Edward Peek appeals his conviction for burglary. He asserts that the evidence was insufficient to support his conviction, that the trial court erred in failing to grant a mistrial based upon improper closing argument, and that his stepfather was improperly allowed to sit on the jury. We find that the evidence was sufficient and that the remaining issues are either not preserved for appellate review or not supported by the record. Therefore, we affirm.
Viewed in the light most favorable to the verdict, the evidence authorized the jury to find the following. On March 5, 1996, Mandy Parker arrived home to find her back door "standing wide open." Shortly afterward, she saw a man exit the door carrying a videocassette recorder under his arm. The man fled, and Parker gave chase in her truck. The man threw down the VCR in Parker's yard, passed through a barbed wire fence, and ran across pastures neighboring Parker's yard. Parker could not continue the chase after the man crossed the fence.
She called the police, who responded within minutes. She described the man as black, dark-skinned, thin, with short hair, and wearing a white shirt and blue jeans. One of the officers drove "up the road just a little further" to look for a person matching that description. Approximately 20 minutes after Parker's call, the officer saw Peek one-half mile to a mile from Parker's home walking away from her street. Peek matched the physical description and was wearing a white button-down shirt and light blue or turquoise-colored blue jeans. The officer stopped him and radioed back to the scene for clarification of the clothing description. Parker stated that the man's shirt was a button-down type and that his jeans were turquoise in color.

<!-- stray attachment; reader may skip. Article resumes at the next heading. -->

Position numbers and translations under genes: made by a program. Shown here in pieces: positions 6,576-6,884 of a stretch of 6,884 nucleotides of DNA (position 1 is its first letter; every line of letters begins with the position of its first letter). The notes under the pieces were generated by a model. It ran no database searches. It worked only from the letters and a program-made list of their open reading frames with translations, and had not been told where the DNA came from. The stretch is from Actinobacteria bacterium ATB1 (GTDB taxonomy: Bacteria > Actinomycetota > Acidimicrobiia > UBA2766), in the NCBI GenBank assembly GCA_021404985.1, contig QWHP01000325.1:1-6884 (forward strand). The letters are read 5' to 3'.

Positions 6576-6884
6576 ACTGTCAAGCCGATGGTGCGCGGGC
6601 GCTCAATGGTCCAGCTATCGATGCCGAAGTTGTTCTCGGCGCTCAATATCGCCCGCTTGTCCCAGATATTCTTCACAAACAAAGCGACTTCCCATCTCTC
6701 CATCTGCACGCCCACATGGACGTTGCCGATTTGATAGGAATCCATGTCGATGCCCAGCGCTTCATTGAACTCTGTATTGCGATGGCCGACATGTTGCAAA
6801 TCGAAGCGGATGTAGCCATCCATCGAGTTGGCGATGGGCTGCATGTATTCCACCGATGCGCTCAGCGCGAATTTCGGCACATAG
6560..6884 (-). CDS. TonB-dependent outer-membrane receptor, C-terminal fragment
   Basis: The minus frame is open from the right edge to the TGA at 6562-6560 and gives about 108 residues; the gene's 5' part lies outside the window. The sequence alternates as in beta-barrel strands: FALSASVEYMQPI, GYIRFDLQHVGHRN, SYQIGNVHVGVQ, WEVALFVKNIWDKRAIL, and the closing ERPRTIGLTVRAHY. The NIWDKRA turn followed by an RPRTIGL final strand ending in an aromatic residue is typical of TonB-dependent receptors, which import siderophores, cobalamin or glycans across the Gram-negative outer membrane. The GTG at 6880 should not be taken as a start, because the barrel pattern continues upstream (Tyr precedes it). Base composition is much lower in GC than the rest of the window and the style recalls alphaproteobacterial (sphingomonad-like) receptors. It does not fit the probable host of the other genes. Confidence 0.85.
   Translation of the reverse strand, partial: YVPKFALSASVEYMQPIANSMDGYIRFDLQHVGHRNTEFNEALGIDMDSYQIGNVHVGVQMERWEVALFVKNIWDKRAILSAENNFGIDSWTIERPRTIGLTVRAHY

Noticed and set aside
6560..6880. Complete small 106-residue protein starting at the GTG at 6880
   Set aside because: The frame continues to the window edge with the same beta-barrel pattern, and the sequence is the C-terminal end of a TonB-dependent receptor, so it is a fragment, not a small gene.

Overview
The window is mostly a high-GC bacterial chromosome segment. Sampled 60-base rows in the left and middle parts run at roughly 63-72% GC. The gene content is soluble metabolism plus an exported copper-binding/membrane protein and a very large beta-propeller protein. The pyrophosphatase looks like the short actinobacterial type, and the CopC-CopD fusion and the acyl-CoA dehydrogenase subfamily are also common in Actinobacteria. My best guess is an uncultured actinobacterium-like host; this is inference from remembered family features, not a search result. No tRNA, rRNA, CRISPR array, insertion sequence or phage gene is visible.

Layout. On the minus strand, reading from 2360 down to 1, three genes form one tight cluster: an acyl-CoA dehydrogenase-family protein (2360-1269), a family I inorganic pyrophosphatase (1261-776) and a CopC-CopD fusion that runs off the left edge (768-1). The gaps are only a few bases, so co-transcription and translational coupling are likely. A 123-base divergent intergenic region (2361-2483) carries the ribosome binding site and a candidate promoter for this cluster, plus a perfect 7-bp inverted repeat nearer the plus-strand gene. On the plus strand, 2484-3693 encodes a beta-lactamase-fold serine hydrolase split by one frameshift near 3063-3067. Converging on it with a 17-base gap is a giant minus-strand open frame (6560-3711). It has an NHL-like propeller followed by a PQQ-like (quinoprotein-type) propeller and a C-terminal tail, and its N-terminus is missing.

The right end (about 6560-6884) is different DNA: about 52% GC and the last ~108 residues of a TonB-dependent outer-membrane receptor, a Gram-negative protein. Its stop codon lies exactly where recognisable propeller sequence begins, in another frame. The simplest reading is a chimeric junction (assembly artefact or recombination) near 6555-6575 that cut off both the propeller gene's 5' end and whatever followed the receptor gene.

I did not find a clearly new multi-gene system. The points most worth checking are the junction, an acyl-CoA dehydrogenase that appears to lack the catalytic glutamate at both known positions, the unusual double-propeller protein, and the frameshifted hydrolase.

The officer then took Peek to Parker's residence. When she saw Peek in the police car, Parker immediately stated that he was the man she had seen leaving her home. Peek got out of the car and stated that he "wasn't the person," but Parker identified him again. She also noted that Peek's shirt had a tear in the back which was not there when she saw him leaving her home. She suggested that the shirt could have been torn when Peek passed through the barbed wire fence.
On appeal from a criminal conviction, the evidence must be construed in the light most favorable to the verdict, and the appellant . . . no longer enjoys the presumption of innocence; moreover, an appellate court does not weigh the evidence or determine witness credibility but only determines whether the evidence is sufficient under the standard of Jackson v. Virginia. 1
Conflicts in the testimony of the witnesses, including the State's witnesses, [are] a matter of credibility for the jury to resolve. As long as there is some competent evidence, even though contradicted, to support each fact necessary to make out the State's case, the jury's verdict will be upheld. 2
"A person commits the offense of burglary when, without authority and with the intent to commit a felony or theft therein, he enters or remains within the dwelling house of another. . . ." 3
There is no dispute that a burglary occurred. The issue is whether the evidence was sufficient to establish beyond a reasonable doubt that Peek was the burglar.